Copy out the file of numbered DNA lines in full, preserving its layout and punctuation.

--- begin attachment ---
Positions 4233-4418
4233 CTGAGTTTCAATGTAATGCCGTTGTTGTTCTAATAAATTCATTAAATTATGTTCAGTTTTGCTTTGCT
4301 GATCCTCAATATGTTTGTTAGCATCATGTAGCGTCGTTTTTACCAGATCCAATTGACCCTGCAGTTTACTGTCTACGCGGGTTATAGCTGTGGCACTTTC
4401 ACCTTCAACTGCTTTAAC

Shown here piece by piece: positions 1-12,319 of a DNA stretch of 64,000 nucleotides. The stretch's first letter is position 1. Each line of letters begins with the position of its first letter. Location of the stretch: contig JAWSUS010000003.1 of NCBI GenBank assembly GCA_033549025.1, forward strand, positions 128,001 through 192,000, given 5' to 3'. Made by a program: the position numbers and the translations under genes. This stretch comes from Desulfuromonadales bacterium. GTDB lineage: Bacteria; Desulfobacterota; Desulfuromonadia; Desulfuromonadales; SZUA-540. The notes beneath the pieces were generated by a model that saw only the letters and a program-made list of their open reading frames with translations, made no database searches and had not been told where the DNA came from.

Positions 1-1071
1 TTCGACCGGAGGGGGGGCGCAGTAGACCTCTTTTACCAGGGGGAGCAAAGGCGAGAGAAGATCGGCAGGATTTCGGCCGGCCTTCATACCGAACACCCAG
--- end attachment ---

Positions 4233-4418
4233 CTGAGTTTCAATGTAATGCCGTTGTTGTTCTAATAAATTCATTAAATTATGTTCAGTTTTGCTTTGCT
4301 GATCCTCAATATGTTTGTTAGCATCATGTAGCGTCGTTTTTACCAGATCCAATTGACCCTGCAGTTTACTGTCTACGCGGGTTATAGCTGTGGCACTTTC
4401 ACCTTCAACTGCTTTAAC

Shown here piece by piece: positions 1-12,319 of a DNA stretch of 64,000 nucleotides. The stretch's first letter is position 1. Each line of letters begins with the position of its first letter. Location of the stretch: contig JAWSUS010000003.1 of NCBI GenBank assembly GCA_033549025.1, forward strand, positions 128,001 through 192,000, given 5' to 3'. Made by a program: the position numbers and the translations under genes. This stretch comes from Desulfuromonadales bacterium. GTDB lineage: Bacteria; Desulfobacterota; Desulfuromonadia; Desulfuromonadales; SZUA-540. The notes beneath the pieces were generated by a model that saw only the letters and a program-made list of their open reading frames with translations, made no database searches and had not been told where the DNA came from.

Positions 1-1071
1 TTCGACCGGAGGGGGGGCGCAGTAGACCTCTTTTACCAGGGGGAGCAAAGGCGAGAGAAGATCGGCAGGATTTCGGCCGGCCTTCATACCGAACACCCAG